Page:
-Re: hadoop.job.ugi backwards compatibility
Owen O'Malley 2010-09-13, 20:04
On Mon, Sep 13, 2010 at 11:10 AM, Todd Lipcon <[EMAIL PROTECTED]> wrote:
> Yep, but there are plenty of 10 node clusters out there that do important
> work at small startups or single-use-case installations, too. We need to
> provide scalability and security features that work for the 100+ node
> clusters but also not leave the beginners in the dust.
10 node clusters are an important use case, but creating the user
accounts on those clusters is very easy because of the few users.
Futhermore, if the accounts aren't there it just means the users have
no groups. Which for a single use system with security turned off
isn't the end of the world.
> But I think there are plenty of people out there who have built small
> webapps, shell scripts, cron jobs, etc that use hadoop.job.ugi on some
> shared account to impersonate other users.
I'd be surprised. At Yahoo, the primary problem came with people
screen scraping the jobtracker http. With security turned off that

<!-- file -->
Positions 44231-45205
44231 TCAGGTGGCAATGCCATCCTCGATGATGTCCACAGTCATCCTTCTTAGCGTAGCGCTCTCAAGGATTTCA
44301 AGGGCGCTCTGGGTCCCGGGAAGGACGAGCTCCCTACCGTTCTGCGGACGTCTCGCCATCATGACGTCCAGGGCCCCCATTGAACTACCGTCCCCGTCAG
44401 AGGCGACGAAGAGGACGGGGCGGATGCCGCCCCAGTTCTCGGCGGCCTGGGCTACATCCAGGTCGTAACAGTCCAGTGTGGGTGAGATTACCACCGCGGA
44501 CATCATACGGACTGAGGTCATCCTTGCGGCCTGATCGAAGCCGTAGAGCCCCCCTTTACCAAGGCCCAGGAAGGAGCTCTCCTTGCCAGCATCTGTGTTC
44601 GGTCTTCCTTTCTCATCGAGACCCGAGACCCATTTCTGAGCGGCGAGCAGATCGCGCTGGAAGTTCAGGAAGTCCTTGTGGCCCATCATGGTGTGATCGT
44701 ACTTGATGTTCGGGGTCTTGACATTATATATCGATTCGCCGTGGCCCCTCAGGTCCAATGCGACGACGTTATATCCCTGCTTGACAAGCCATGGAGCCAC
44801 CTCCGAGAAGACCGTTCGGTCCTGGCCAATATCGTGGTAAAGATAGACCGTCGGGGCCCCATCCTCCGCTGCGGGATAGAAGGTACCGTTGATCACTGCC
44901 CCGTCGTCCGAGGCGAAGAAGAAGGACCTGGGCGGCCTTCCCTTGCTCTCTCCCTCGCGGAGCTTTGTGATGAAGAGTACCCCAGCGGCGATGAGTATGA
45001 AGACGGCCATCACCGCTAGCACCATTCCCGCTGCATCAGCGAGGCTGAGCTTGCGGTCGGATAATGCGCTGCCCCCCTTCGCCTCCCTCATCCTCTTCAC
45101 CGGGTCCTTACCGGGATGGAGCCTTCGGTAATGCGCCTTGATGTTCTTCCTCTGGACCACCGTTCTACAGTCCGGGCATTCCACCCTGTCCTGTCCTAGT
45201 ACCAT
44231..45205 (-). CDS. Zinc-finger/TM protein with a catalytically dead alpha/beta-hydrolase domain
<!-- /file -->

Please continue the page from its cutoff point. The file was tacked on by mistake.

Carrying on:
isn't an issue. Again, it isn't hard, just the evolving interface of
UserGroupInformation changed. With security, we tried really hard to
maintain backwards compatibility and succeeded for the vast (99%+)
majority of the users.
> Perhaps I am estimating
> incorrectly - that's why I wanted this discussion on a user-facing list
> rather than a dev-facing list.
Obviously the pointer is there for them to follow into the rabbit hole
of the dev lists. *grin*
> Another example use case that I do a lot on non-secure clusters is: hadoop
> fs -Dhadoop.job.ugi=hadoop,hadoop <something I want to do as a superuser>.
> The permissions model we have in 0.20 obviously isn't secure, but it's nice
> to avoid accidental mistakes, and making it easy to "sudo" like that is
It might make sense to add a new switch ( -user ?) to hadoop fs that
does a doAs before doing the
shell command. You could even make it fancy and try to be a proxy user
if security is turned on.
> Regardless of our particular opinions, isn't our policy that we cannot break
> API compatibility between versions without a one-version deprecation period?
There wasn't a way to keep UGI stable. It was a broken design before
the security work. It is marked evolving so we try to minimize
breakage, but it isn't prohibited.